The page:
Desowitz, Robert S. 1926–

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Desowitz, Robert S. 1926–

PERSONAL: Born January 2, 1926, in New York, NY; son of Charles (a contractor) and Bertha (Schaen) Desowitz; married Jeanette Gudgel, September 14, 1954 (divorced, 1968); married Carrolee Harned (a teacher), September 12, 1969; children: (first marriage) Duba, Gregory. Education: University of Buffalo, B.A., 1948; University of London, Ph.D., 1951, D.Sc., 1960. Hobbies and other interests: Growing orchids, tennis, collecting Asian and primitive art.

ADDRESSES: Home—45 Woodenbridge Ln., Pinehurst, NC 28374-8178. E-mail[email protected]

CAREER: Colonial Medical Research Service, West African Institute for Trypanosomiasis Research, Vom, Nigeria, principal scientific officer, 1951–60; University of Singapore, Singapore, professor of parasitology and head of department, 1960–65; Southeast Asia Treaty Organization (SEATO) Medical Research Laboratory, Bangkok, Thailand, chief of department of parasitology, 1965–68; University of Hawaii at Manoa, Honolulu, professor of tropical medicine and public health at Leahi Hospital, 1968–95, professor emeritus of tropical medicine and medical microbiology, 1995–; University of North Carolina, Chapel Hill, adjunct professor of epidemiology, 1995–. Visiting professor, University of Texas, Houston, 2004; member of teaching faculty, Malaria and Pregnancy Workshop, Tanzania, 2004. Member of World Health Organization expert committee on parasitic diseases, 1964–1984; consultant to governments of Burma, Samoa, Fiji, Sri Lanka, Bangladesh, Thailand, India, and Tonga.

MEMBER: American Society of Parasitology, American Society of Tropical Medicine and Hygiene (fellow), Royal Society of Tropical Medicine and Hygiene (fellow), Malaysian Society of Tropical Medicine (honorary fellow).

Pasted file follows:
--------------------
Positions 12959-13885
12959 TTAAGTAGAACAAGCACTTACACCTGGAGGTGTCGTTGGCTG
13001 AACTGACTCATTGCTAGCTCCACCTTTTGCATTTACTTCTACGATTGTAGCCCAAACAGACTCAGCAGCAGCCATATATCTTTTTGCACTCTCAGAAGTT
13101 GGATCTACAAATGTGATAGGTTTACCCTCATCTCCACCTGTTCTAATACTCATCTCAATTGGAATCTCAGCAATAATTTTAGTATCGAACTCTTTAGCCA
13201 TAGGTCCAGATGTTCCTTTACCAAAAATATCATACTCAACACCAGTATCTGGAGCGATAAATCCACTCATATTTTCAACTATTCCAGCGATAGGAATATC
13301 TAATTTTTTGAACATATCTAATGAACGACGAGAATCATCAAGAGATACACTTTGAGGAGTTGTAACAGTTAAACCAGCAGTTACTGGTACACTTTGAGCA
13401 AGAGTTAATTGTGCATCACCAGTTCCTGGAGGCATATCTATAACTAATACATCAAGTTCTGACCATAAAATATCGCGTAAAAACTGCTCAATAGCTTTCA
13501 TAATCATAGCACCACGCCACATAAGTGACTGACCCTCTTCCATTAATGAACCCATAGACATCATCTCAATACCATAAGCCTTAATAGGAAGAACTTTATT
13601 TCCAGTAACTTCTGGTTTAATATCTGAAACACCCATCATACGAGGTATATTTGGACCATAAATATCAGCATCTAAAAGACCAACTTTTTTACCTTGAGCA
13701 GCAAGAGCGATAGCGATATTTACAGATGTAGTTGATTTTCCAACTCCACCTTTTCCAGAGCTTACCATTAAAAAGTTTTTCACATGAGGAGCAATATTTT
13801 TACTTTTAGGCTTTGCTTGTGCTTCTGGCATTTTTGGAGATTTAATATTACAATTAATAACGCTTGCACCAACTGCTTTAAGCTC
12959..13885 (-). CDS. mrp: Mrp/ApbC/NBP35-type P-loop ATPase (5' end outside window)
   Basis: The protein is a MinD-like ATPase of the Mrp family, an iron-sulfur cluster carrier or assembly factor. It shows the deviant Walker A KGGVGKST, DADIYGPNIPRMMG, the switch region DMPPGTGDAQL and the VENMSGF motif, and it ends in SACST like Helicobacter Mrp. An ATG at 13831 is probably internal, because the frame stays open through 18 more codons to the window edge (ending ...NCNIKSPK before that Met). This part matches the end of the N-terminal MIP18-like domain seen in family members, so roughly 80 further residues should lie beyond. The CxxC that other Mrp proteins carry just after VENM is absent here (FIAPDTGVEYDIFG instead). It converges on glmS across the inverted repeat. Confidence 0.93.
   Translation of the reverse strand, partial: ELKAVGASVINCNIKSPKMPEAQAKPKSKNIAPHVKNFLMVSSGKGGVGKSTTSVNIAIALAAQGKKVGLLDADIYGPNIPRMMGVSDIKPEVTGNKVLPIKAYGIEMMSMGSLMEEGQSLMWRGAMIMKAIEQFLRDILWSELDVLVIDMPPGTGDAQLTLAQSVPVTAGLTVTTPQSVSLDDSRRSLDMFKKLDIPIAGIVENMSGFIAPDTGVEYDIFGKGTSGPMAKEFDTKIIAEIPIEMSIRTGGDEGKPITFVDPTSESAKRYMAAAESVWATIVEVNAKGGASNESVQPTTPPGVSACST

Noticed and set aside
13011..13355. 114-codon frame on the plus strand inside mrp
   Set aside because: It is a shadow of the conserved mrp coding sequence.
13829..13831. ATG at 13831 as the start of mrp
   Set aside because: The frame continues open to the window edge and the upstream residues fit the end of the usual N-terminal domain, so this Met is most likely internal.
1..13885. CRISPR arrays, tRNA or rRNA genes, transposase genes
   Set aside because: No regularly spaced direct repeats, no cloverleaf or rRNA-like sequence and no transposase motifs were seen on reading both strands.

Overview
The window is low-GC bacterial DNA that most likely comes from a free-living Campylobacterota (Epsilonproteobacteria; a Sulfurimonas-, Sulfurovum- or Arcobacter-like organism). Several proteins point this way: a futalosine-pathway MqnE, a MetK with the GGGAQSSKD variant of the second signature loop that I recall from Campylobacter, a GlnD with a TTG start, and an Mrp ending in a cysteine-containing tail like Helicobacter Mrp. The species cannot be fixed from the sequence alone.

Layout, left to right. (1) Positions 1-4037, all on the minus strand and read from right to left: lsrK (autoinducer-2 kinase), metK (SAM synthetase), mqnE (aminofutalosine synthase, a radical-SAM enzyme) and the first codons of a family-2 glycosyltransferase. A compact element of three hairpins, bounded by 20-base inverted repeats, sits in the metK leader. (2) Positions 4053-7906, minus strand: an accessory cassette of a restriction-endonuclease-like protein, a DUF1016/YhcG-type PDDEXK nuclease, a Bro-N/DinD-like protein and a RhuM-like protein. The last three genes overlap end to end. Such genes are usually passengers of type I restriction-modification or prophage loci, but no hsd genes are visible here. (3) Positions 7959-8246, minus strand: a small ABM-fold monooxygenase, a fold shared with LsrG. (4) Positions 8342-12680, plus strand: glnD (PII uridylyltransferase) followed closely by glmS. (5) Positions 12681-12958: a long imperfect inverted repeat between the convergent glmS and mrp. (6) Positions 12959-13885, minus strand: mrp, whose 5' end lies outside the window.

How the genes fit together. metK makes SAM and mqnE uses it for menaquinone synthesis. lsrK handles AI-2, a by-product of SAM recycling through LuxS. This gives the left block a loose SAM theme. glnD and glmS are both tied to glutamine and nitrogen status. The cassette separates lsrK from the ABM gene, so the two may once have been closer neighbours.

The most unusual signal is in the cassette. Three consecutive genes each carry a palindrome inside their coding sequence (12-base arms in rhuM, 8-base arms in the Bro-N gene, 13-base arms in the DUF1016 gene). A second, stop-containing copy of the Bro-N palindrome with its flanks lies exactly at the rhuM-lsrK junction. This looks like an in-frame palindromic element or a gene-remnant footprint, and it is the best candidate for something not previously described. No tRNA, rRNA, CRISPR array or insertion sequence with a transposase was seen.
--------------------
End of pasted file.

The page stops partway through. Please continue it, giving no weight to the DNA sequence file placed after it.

AWARDS, HONORS: Fulbright scholar, 1948, 1994; senior exchange fellow, World Health Organization, 1972; Association of Medical Writers award, 1981, for Ova Parasites: Medical Parasitology; Regents' Medal for Excellence in Teaching, 1988; senior Fogarty fellow, National Institutes of Health, 1990; Father Damien Foundation research fellow, 1994; Prix Prescrire (France), for Who Gave Pinta to the Santa Maria: Torrid Disease in a Temperate World; Royal Society of Medicine/Society of Authors Award, for Federal Bodysnatchers and the New Guinea Virus.

WRITINGS:

Ova and Parasites, Harper & Row (New York, NY), 1980.

New Guinea Tapeworms and Jewish Grandmothers: Tales of Parasites and People, W.W. Norton (New York, NY), 1981.

The Thorn in the Starfish: The Immune System and How It Works, W.W. Norton (New York, NY), 1987.

The Malaria Capers: More Tales of Parasites and People, Research and Reality, W.W. Norton (New York, NY), 1991.

Tropical Diseases from 50,000 BC to 2,500 AD, Flamingo (London, England), 1997.

Who Gave Pinta to the Santa Maria?: Torrid Diseases in a Temperate World, W.W. Norton (New York, NY), 1997.

Federal Bodysnatchers and the New Guinea Virus: Tales of Parasites, People, and Politics, W.W. Norton (New York, NY), 2002.

Contributor of nearly 150 articles to scientific journals.